Chef Tunde Wey opened up a pop-up stall called Saartj in February in New Orleans’ Roux Carre venue. It’s unique for serving Nigerian food, but is making headlines for asking white customers to pay more than double for the same food than anyone else.
NPR writes that Saartj is “running a social experiment.” But others are free to call it what it is: blatant discrimination against white customers.
Anyone that does not have white skin is charged the $12 price for a Nigerian meal listed on the menu. White customers are told that they can pay more than double that amount– $30– for the same meal. Why? Because of the income gap between white and non-whites in New Orleans, Saartj’s owner argues. The difference in price for the same lunch is supposed to reflect the income gap.
NPR asks, “Can a $12 lunch change the way people think about racial wealth disparity in America? How about a $30 lunch? That’s the premise behind a social experiment playing out in a New Orleans food stall.”
But the premise doesn’t take into account how many customers are receiving food stamps, and other welfare benefits. It also doesn’t take into account who pays more in income and property taxes. And, it doesn’t take into account if Nigerian food, let alone non-gourmet food, is worth paying $30.
How does Saartj redistribute the wealth to black people living in New Orleans? The difference Wey receives between $12 and $30 per meal was redistributed to minorities who bought food at the stall and elected to receive money collected by whites.
How do customers respond? Wey says,
Some of them are enthusiastic, some of them are bamboozled a bit by it. But the majority of white folks, nearly 80 percent, decided to pay.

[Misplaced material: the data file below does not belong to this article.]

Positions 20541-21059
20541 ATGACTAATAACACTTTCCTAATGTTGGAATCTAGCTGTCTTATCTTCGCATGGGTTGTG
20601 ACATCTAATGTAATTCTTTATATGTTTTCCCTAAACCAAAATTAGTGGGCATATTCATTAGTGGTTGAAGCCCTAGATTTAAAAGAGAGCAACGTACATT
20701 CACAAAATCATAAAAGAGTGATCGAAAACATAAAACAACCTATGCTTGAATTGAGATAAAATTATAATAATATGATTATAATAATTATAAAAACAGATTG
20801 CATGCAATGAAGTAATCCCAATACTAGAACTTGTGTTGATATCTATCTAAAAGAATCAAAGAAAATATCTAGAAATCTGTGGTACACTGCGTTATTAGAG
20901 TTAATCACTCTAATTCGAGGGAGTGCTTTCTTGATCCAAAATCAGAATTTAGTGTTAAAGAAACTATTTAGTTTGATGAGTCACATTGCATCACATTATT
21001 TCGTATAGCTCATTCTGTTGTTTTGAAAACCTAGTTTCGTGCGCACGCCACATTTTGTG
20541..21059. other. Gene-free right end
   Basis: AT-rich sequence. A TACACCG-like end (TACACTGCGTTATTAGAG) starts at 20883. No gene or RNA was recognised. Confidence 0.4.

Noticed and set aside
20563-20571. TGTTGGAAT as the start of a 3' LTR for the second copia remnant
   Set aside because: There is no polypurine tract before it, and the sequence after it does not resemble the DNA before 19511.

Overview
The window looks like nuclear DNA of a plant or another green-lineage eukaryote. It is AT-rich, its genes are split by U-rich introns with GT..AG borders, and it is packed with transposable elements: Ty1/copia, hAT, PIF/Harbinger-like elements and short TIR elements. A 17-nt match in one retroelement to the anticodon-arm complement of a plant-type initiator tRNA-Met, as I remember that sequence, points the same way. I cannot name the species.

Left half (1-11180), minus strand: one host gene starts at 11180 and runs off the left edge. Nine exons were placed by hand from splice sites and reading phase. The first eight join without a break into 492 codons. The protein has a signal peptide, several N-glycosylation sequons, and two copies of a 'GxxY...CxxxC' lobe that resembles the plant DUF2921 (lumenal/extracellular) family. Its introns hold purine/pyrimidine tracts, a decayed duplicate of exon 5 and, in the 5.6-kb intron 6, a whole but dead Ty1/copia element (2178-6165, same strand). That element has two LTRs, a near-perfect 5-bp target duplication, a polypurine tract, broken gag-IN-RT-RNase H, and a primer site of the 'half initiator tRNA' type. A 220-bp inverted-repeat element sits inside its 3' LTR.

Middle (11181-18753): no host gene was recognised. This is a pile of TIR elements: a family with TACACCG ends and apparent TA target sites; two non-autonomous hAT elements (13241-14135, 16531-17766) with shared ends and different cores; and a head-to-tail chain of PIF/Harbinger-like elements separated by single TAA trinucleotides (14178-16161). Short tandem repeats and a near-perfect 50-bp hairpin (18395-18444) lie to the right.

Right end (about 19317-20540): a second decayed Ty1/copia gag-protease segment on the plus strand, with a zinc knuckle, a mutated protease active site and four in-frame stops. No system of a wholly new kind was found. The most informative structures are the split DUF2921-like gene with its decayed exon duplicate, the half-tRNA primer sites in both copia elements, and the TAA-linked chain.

Anjali Prasertong, a graduate student in public health at Tulane University who suggested the proposition to Wey and collected data, told NPR, “That was definitely higher than we expected.”
Customers who agreed to buy lunch were asked to fill out an online survey online. Some were interviewed in person about how they are personally affected by “income and wealth disparities.”
One of the things I took away from interviewing people was a greater awareness that people of color have thought about wealth disparity and how it has touched their lives and the kinds of things they’ve lost out on because they didn’t have access to the resources their white friends did. Not that [white people] weren’t aware, but they never really thought about how … that might have affected where they are in the world in relation to people of color. They never stopped to think, ‘Oh, that car my parents gave me in college allowed me to drive across town to get a good job.’
But there’s a catch to the experiment. Not all customers are from the same neighborhood or have the same income background; they could all afford to spend $12 on lunch and were all in a higher-than-average income bracket.
And, the vast majority of customers of color blacks, Latinos, and Asians, declined to receive redistributed money that came from charging white people more than double.
The data collection part of the experiment is now over. As of Feb. 28, 64 people completed the survey, half were white. Twenty-five white customers paid the extra $18. Only six people of color signed up for wealth redistribution, which meant they each received $75 each.
Saartj is a reference to a 19th-century black South African woman who was publicly paraded as a “freak show” in Europe.
“We think of this as a systemic issue, like something that happens outside of ourselves, when in fact the aggregate sum of all of our actions and choices exacerbates or ameliorates the wealth gap … [like] where we choose to send our children to school, where we choose to buy a home and critically, how we choose to spend our money and where we choose to spend our money,” Wey said of the experiment.
The median income for blacks living in New Orleans fell from $32,332 in 2000 to $27,812 in 2013 in inflation-adjusted dollars, according to The Data Center’s New Orleans Index at Ten. Median income for whites at living in the city during the same time period remained roughly the same, $61,117 to $60,070. In 2013, the median household income for blacks living in metro New Orleans was 54 percent lower than that of whites.